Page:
TB: So you see your talent as a completely separate entity?

NL: Yeah, I think it’s almost like a—if it’s not the Bloke, the other thing that I always think about is that I am living in an apartment, and next door they’ve got their radio tuned to this really fantastic radio station, which is on all the time but I can hardly hear it. And then they start playing this really cool new tune in their programming, and I can’t hear it, but every time it comes on, I stop and I try and listen through the wall, and it’s very muffled and every time it comes on I can just get two or three words or I get the tune and I really want to hear it played, you know, because it’s a really great new tune. I never know when they’re going to play it, but every time they do play it, I stop and I get a little bit more, a little bit more. And the trick is to not rush it, to wait until you’ve learned the whole song, because the temptation is—because you want to play it so quick—is for you to finish it off the way you think the song is. But the trick is to wait and listen for the way it actually goes, and then you’ve got it. And I find that that’s how I write songs. It’s something I hear, and it’s not me doing it, it’s something that I hear—so it’s always somebody else’s work, you know. I don’t think that there’s barely anything original about what I do at all. Maybe how I put shit together is original. But I think that that’s the way it is for everybody—Johnny Cash always used to say the same thing—that it’s just bits and pieces that I’ve picked up. The way you put it together suddenly becomes your style.

Why am I telling you this? You must know this better than anybody.

TB: I heard an interview with a writer, and they asked her how she writes—and she says you don’t know when the muse is gonna strike, but you should be there when it arrives, or something like that.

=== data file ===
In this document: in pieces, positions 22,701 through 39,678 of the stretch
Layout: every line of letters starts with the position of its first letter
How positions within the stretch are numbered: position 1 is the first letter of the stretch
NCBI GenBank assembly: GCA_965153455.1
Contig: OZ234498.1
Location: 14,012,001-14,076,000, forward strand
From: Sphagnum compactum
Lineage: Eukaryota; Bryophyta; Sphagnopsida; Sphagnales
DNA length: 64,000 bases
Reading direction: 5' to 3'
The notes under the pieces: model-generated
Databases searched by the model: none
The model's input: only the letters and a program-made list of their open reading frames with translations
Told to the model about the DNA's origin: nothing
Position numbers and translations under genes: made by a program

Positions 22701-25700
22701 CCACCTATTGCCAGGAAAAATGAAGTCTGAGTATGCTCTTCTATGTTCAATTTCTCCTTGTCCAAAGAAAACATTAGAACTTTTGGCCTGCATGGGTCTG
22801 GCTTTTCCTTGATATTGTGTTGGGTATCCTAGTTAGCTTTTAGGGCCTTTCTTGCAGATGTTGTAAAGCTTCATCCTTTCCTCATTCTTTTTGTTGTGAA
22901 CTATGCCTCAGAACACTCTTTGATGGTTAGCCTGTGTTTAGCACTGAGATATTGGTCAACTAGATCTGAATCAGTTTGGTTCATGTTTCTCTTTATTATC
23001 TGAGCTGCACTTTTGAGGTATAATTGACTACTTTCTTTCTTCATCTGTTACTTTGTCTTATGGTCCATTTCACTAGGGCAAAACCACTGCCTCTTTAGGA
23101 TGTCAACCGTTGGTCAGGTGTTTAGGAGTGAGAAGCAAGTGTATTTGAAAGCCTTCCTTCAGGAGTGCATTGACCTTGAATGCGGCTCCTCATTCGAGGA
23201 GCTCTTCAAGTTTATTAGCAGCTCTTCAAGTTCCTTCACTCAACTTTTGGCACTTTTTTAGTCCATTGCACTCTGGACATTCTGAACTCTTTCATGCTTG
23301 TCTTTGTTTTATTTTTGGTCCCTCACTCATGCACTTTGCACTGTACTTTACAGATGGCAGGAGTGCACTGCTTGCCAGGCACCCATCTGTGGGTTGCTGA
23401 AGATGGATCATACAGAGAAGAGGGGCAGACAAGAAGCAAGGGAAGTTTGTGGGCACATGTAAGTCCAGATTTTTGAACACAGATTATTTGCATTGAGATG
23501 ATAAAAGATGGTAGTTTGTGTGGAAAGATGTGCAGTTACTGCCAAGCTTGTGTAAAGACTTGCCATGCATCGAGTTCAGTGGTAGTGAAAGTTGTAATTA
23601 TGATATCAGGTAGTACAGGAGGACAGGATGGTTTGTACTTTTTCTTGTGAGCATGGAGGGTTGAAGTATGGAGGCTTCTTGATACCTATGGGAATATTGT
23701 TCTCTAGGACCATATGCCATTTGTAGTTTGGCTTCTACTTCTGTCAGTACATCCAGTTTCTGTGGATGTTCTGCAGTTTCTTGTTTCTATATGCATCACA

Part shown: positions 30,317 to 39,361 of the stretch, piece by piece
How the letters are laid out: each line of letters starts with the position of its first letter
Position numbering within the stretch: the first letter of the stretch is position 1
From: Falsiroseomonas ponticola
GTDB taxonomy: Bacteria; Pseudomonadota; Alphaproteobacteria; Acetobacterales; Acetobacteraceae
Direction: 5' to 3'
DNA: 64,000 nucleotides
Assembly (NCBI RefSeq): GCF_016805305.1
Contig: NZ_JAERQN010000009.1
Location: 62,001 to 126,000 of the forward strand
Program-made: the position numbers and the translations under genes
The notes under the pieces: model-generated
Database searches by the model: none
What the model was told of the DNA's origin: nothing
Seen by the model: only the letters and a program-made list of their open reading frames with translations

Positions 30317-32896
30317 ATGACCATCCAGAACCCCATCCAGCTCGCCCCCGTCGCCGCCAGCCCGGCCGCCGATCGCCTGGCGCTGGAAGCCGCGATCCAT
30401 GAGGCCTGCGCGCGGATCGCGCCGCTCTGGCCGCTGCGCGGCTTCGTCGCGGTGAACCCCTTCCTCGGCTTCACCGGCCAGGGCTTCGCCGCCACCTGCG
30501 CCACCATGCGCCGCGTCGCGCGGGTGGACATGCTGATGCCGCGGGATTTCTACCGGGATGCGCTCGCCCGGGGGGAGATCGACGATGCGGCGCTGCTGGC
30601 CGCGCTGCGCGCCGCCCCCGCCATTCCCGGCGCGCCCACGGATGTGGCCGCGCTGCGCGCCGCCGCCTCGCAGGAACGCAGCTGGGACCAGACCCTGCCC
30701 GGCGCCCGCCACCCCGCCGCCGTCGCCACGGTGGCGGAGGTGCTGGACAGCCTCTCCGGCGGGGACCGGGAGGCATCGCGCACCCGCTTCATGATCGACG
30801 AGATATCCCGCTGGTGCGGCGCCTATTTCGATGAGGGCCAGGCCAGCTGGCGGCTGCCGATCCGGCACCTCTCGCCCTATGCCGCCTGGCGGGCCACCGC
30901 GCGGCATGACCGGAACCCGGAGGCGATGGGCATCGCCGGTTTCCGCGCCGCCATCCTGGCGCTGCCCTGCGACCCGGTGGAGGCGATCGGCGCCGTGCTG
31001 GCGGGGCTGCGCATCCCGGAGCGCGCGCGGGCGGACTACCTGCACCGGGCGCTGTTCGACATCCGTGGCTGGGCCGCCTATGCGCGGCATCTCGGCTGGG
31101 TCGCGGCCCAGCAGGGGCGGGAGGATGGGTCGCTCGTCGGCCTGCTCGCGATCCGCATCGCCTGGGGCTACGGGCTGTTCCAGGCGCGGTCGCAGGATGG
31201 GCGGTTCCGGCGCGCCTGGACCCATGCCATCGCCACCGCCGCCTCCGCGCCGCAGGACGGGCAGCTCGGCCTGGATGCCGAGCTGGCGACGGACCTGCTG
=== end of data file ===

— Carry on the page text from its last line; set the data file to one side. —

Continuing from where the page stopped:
NL: Yeah, it’s the same thing.

TB: But I think she was sort of saying that she does what John Hiatt does, but maybe not to that extreme.

NL: Right, so she’ll go and look at a blank piece of paper and sit with her fingers in front of the typewriter. That’s so—I just cannot do that. I wish I could.

TB: So what if the Bloke visits you while you’re shopping? Do you pull out a pad and write something down, or do you hope you remember?

NL: No, no, you want to think that if it’s something really good you’ll remember it. A good title is really half the battle. A really good title. If it’s not too original, it’s just got a little hook in it somewhere, and it just grabs you. And if you forget it, then it probably wasn’t as good anyway.

TB: Really? OK.

NL: But I don’t think that’s particularly an original thought in itself; there are plenty of ways that people have described being inspired so that you’d write something. That’s my latest.

Nick Lowe and Todd Barry in conversation (May 2009).

Also see: Nick Lowe’s Tiny Desk Concert.